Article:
How Brian Walshe misled investigators, according to Cohasset police
COHASSET – On Wednesday, January 4, 2023, officers from the Cohasset Police Department performed a wellbeing check for Ana Walshe at her residence located at 516 Chief Justice Cushing Highway.
According to Detective Harrison Schmidt’s Narrative for the incident, he was called to the Walshe residence at 6:35 p.m., after the responding patrol units suspected Ana was a missing person. The complainant – person who requested the well-being check – was Daniel Williams. According to the Boston.com, Ana was reported missing Jan. 4, three days after she was last seen by a family member.
Ana’s husband, Brian Walshe, 47, was home at the time of the wellbeing check. Walshe’s employer is listed as “Let’s We Can LLC” in the Cohasset Police Department’s Application for Criminal Complaint submitted to the Quincy District Court.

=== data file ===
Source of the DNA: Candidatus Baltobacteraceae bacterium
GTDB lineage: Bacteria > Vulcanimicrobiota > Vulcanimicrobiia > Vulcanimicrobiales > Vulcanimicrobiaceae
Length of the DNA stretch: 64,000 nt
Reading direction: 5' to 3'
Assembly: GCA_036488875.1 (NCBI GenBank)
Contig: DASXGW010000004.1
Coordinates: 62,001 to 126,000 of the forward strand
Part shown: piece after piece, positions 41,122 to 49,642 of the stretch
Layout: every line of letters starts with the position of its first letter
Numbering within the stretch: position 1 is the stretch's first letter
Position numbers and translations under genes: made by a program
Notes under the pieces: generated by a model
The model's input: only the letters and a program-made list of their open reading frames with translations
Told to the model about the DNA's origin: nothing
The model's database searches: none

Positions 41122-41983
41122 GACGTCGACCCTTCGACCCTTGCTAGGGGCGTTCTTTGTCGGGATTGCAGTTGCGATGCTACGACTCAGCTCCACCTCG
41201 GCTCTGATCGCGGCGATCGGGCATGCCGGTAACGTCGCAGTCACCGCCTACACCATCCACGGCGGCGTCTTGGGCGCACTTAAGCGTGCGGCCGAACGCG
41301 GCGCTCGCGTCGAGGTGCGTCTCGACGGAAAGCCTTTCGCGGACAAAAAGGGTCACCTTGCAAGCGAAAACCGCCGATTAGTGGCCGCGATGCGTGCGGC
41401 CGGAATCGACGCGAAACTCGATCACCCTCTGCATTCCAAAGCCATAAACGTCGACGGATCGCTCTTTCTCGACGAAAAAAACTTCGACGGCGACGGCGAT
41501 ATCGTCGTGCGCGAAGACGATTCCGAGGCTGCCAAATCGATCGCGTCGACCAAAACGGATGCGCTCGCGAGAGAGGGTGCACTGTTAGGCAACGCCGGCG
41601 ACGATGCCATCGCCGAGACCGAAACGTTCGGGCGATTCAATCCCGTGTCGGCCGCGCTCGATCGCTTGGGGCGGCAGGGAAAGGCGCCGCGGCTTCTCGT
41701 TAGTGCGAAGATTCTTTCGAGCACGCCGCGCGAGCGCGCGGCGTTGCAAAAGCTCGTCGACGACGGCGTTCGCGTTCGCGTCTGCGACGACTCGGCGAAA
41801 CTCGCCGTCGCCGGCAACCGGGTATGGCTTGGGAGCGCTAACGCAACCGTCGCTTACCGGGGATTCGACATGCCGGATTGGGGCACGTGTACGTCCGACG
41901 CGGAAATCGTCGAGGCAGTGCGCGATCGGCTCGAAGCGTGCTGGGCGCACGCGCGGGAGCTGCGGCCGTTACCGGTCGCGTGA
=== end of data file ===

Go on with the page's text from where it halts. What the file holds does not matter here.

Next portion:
Det. Schmidt said in his Narrative that investigators interviewed Mr. Walshe “multiple times” about the disappearance of his 39-year-old wife.
“Walshe was asked specifically to provide a timeline for the days of January 1, 2023 and January 2, 2023, and did so on multiple occasions,” wrote Det. Schmidt in his Narrative. “Walshe related he had New Year’s Eve dinner with a friend, Gem, which he and Ana hosted at their home. Gem arrived around 8:30 p.m. and left around 1:00 or 1:30 a.m.”
Walshe said that he and Ana went to bed shortly after Gem left. He added that Ana told him that she had a work emergency and needed to fly back to Washington, D.C., in the morning. Ana commuted from Logan Airport to Washington, D.C., where she worked as a regional general manager for Tishman Speyer, a real-estate firm. She also owned a home there.
According to Walshe, the next morning, Ana got ready for work, kissed him goodbye and told him to go back to sleep. He added that Ana left around 6:00 or 7:00 a.m., taking a taxi or rideshare service, such as Uber or Lyft, like she usually does.
Walshe said he woke up at 7:00 a.m. and made breakfast for their three boys, aged 2, 4, and 6.